How does the brain interpret computer languages?


Image of a pillar covered in lit ones and zeroes.

In the US, a 2016 Gallup poll found that the majority of schools want to start teaching code, with 66 percent of K-12 school principals thinking that computer science learning should be incorporated into other subjects. Most countries in Europe have added coding classes and computer science to their school curricula, with France and Spain introducing theirs in 2015. This new generation of coders is expected to boost the worldwide developer population from 23.9 million in 2019 to 28.7 million in 2024.

Despite all this effort, there’s still some confusion on how to teach coding. Is it more like a language, or more like math? Some new research may have settled this question by watching the brain’s activity while subjects read Python code.

Two schools on schooling

Right now, there are two schools of thought. The prevailing one is that coding is a type of language, with its own grammar rules and syntax that must be followed. After all, they’re called coding languages for a reason, right? This idea even has its own snazzy acronym: Coding as Another Language, or CAL.

Others think that it’s a bit like learning the logic found in math; formulas and algorithms to create output from input. There’s even a free online course to teach you both coding and math at the same time.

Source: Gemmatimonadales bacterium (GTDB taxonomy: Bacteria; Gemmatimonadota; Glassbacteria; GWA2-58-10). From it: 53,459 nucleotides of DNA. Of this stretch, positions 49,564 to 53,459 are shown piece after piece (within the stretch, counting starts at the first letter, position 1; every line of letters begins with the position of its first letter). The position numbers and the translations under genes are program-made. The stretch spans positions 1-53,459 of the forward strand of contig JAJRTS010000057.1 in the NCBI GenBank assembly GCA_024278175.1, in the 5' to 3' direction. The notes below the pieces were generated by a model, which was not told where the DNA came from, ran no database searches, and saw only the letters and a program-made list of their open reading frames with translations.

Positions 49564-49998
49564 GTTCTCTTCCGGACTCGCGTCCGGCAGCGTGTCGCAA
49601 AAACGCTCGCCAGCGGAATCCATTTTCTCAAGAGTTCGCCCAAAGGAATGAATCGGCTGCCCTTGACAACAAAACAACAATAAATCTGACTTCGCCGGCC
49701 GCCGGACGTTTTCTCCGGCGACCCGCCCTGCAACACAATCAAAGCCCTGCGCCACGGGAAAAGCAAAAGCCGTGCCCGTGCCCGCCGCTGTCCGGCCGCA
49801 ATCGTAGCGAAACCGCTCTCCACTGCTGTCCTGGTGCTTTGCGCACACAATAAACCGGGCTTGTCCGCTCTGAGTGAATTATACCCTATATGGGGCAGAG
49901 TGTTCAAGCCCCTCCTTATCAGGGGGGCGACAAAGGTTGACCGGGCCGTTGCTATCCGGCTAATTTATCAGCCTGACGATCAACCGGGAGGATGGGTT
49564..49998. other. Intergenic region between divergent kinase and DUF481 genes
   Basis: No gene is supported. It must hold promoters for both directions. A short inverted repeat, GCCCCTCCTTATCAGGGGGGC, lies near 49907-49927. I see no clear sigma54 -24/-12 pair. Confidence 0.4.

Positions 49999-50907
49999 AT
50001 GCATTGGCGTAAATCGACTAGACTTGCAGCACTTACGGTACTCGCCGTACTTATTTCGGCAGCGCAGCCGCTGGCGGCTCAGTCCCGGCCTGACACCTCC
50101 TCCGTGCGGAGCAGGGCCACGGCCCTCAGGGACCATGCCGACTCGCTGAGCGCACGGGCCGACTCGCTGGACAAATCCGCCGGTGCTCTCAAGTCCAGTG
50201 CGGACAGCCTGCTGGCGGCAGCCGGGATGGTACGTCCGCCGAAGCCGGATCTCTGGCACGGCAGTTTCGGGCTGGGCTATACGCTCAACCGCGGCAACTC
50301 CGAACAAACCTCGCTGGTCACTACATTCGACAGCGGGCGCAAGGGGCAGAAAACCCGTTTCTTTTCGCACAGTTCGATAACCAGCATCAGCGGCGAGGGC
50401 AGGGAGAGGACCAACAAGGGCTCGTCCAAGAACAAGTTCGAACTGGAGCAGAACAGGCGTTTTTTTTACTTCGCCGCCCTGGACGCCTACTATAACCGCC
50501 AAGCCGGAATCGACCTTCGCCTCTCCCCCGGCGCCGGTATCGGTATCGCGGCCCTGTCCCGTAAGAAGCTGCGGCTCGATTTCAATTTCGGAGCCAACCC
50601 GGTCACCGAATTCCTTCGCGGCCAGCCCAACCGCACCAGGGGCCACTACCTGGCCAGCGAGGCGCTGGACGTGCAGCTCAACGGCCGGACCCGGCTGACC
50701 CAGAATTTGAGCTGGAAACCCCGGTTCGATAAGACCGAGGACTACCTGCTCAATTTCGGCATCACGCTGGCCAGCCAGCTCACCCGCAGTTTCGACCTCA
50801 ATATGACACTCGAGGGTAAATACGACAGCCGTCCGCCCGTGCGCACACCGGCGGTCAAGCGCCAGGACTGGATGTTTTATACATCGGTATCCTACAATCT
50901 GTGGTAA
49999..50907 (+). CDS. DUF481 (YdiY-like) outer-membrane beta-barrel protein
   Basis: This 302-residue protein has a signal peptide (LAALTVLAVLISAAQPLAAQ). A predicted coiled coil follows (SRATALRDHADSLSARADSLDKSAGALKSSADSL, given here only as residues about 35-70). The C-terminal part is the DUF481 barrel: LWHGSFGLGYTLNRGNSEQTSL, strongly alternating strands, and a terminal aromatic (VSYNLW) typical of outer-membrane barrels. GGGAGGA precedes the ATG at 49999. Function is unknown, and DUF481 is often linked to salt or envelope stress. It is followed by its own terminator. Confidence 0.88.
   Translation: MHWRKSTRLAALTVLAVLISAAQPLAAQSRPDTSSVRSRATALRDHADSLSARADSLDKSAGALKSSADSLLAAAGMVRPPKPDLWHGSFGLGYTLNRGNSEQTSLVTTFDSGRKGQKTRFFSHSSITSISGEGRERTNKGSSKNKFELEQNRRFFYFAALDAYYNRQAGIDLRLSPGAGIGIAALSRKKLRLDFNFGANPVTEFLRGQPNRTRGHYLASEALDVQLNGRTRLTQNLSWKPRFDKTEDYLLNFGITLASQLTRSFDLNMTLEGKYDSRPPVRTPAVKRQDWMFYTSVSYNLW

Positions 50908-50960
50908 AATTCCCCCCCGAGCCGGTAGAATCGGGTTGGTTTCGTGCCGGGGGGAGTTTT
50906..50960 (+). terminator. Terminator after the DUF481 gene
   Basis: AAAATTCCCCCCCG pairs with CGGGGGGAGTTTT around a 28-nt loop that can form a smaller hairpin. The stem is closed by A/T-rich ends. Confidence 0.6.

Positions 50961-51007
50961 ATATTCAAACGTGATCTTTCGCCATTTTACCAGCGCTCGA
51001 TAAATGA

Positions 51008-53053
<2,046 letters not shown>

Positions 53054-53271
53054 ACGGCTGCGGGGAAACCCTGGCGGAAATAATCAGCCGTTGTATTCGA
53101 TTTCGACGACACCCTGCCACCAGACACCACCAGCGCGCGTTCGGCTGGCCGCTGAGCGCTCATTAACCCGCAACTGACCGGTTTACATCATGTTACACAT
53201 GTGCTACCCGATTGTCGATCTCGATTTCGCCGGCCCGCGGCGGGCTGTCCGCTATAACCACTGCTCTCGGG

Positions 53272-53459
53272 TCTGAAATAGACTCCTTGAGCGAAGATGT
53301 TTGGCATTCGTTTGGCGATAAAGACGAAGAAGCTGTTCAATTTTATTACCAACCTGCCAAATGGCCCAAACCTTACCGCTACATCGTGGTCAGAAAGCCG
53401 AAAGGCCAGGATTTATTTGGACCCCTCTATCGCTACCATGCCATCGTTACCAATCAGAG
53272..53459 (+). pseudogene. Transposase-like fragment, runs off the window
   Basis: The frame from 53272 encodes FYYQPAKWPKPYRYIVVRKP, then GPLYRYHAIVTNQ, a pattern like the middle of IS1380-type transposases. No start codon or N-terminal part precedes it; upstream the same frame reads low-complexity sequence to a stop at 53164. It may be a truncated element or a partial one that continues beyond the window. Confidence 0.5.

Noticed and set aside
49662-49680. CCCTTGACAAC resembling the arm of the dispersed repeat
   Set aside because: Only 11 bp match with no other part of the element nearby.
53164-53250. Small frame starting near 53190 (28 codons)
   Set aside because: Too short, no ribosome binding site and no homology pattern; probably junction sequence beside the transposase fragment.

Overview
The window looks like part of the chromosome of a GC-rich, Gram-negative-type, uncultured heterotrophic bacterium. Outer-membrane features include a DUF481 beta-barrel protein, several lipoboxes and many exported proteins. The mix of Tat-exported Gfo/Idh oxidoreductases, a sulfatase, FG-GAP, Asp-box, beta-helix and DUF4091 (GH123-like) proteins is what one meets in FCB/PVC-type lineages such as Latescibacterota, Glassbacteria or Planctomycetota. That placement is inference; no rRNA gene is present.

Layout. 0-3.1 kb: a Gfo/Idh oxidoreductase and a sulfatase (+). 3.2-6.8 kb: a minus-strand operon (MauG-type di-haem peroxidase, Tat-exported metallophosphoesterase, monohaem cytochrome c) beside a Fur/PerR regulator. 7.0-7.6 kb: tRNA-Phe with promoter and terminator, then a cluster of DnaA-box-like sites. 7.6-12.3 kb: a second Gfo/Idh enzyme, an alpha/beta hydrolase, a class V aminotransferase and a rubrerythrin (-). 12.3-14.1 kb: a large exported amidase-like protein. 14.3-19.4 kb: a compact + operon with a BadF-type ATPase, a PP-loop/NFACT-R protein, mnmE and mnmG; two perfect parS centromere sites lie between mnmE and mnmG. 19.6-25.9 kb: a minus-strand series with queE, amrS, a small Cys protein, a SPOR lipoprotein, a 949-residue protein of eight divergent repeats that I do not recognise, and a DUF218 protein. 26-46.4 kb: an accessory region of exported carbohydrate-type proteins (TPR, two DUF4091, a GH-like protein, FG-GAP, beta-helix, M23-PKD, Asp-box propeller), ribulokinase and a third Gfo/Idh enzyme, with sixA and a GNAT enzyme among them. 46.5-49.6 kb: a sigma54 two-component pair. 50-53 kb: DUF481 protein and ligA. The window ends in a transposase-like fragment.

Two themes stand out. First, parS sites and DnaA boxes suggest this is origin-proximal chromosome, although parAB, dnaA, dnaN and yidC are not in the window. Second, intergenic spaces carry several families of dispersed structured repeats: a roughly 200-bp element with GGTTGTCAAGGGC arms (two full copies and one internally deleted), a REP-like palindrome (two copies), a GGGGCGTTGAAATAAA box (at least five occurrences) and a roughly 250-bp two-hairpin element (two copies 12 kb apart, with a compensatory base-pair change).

Which approach is more effective? The debate has been around since coding was first taught in schools, but it looks like the language argument is now winning. Laws in Texas, Oklahoma, and Georgia allow high school students to take computer science to fulfill their foreign language credits (the 2013 Texas law says this applies if the student has already taken a foreign language class and appears unlikely to advance).

The debate holds a special interest for neuroscientists; since computer programming has only been around for a few decades, the brain has not evolved any special region to handle it. It must be repurposing a region of the brain normally used for something else.

So late last year, neuroscientists in MIT tried to see what parts of the brain people use when dealing with computer programming. “The ability to interpret computer code is a remarkable cognitive skill that bears parallels to diverse cognitive domains, including general executive functions, math, logic, and language,” they wrote.

Since coding can be learned as an adult, they figured it must rely on some pre-existing cognitive system in our brains. Two brain systems seemed like likely candidates: either the brain’s language system, or the system that tackles complex cognitive tasks such as solving math problems or a crossword. The latter is known as the “multiple demand network.”

Coding on the brain

In their experiment, researchers asked participants already proficient at coding to lie in an fMRI machine to measure their brain activity. They were then asked to read a coding problem and asked to predict the output.